The Poker Digest  Part I 
Game Theory In Poker by amcoops245 February 13th, 2008
In poker, there rarely are any pure strategies; almost all equilibriums are composed of mixed strategies. The question that must be asked is: how do you strategically play a hand with so little information? If poker was a game of perfect information, it would be very bland. For instance, if you knew exactly what cards would be dealt, and more importantly, what every other player was holding, nobody would ever play a hand. There are several solutions to dealing with the imperfect information. The first and most obvious answer is bet when you have a good hand and fold when you don’t. However, even bad hands sometimes can strike it big if the right cards come on the board.

Poker Game Theory by Staff at Sitandgoplanet.com
Game theory is a branch of applied math which looks at competitive situations where 2 or more people have conflicting interests. This has been applied to global politics, economics and of course to poker. David Sklansky covered poker game theory in his seminal work ‘The Theory of Poker’ and Chris ‘Jesus’ Ferguson made this famous by using poker game theory rather than experience to achieve his phenomenal success.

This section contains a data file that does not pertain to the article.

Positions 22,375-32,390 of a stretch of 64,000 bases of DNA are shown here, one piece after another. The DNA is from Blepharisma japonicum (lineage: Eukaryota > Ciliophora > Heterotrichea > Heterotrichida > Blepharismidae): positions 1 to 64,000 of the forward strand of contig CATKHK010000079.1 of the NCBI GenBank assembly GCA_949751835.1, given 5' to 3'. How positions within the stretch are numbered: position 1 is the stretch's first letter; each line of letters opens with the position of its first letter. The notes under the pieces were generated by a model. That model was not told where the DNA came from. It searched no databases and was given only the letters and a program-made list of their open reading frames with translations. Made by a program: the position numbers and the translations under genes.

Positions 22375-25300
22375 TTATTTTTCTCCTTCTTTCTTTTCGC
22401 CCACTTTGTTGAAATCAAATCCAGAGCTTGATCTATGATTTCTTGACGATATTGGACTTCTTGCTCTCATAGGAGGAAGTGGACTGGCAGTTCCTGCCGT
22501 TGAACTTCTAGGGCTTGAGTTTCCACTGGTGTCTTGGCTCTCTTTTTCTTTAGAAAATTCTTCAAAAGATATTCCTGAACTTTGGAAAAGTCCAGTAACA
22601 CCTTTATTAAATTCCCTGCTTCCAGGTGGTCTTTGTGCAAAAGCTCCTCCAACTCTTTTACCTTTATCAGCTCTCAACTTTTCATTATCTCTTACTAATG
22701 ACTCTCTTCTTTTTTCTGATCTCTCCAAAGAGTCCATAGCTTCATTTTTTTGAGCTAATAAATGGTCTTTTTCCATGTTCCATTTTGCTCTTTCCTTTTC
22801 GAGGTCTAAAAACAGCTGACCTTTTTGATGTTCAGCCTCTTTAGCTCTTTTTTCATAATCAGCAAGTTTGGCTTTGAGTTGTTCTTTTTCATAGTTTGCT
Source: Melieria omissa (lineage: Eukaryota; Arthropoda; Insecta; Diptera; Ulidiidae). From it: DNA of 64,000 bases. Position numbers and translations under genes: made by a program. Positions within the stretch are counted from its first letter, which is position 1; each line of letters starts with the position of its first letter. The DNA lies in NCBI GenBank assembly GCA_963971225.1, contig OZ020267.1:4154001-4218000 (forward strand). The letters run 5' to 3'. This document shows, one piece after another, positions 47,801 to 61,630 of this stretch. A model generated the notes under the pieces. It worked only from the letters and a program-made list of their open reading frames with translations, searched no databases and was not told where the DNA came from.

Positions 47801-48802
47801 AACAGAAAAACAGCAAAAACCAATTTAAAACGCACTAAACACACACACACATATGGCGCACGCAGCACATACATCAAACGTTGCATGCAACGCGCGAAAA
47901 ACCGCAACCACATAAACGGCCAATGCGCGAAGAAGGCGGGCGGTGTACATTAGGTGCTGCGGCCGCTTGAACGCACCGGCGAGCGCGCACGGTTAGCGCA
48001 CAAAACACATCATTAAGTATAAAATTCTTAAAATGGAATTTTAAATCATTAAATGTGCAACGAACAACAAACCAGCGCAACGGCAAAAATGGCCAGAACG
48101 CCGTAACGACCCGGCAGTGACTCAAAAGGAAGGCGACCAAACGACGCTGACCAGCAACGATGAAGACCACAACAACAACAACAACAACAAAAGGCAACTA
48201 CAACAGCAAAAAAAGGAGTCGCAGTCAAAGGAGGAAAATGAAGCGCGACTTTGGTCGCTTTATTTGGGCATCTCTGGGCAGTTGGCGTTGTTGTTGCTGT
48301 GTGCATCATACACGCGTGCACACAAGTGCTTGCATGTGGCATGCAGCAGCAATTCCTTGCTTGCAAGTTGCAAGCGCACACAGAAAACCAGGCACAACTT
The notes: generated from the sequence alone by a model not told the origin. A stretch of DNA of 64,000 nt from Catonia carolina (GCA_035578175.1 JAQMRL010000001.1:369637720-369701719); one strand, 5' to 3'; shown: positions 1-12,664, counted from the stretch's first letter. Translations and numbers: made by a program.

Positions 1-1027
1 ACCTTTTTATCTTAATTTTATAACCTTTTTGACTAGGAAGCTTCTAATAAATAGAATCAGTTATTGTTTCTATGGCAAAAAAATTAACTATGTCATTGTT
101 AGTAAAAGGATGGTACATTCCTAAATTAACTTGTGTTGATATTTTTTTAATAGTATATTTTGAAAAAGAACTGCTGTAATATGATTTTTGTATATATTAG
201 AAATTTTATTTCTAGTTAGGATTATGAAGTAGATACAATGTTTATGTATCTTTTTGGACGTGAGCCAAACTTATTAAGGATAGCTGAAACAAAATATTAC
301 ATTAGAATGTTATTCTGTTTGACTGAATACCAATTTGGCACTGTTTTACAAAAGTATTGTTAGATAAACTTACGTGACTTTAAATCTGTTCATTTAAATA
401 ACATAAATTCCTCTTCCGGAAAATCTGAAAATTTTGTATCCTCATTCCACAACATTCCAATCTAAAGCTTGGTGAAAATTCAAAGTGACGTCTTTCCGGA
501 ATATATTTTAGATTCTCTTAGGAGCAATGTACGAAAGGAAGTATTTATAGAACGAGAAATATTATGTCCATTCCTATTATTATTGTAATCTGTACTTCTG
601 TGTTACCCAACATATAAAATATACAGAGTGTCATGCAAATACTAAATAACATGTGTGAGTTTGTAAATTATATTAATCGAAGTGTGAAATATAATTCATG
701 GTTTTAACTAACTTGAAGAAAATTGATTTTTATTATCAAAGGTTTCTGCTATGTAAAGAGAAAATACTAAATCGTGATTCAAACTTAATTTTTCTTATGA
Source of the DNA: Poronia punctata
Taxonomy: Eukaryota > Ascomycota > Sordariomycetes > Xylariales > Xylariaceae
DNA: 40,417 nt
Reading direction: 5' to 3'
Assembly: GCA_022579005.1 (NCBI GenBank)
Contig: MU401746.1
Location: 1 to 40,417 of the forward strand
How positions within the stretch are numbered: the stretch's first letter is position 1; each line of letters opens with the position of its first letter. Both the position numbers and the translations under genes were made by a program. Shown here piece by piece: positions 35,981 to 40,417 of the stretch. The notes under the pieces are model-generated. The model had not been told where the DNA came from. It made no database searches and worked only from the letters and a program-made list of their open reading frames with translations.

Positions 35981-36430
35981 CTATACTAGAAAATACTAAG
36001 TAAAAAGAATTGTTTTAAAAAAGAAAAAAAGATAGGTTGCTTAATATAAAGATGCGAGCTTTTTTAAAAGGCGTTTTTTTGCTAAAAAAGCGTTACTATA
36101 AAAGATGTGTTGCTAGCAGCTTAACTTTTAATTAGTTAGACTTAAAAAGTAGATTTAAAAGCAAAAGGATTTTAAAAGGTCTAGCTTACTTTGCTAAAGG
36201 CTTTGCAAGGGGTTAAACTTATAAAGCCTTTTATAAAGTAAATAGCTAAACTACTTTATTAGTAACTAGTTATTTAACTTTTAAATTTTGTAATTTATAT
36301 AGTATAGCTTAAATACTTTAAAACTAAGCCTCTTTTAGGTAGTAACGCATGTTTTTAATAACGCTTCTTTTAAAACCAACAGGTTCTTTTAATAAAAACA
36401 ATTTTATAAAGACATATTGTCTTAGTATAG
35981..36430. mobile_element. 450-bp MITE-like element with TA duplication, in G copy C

Poker Game Theory by Scott Franks January 13, 2010
Poker game theory says a player can mathematically determine a likely outcome as his strategies intersect with those of a thinking opponent. Poker theorists consider available data to decide if a particular strategy would be profitable over the longterm.

Game Theory and Poker: An Introduction Applying Game Theory in Poker by Matt Matros September 20, 2005
For those who don't know, game theory is a branch of mathematics that deals with decisionmaking in situations in which two or more players have competing interests. In a poker game, everyone at the table is competing for everyone else's chips, so I'd say the players have competing interests.

Game Theory and Poker Jason Swanson April 3, 2005
An extremely simplified version of poker is completely solved from a game theoretic standpoint. The actual properties of the optimal solution are then compared to various common notions about game theory and bluffing in poker. No specialized mathematical knowledge is needed to understand this material.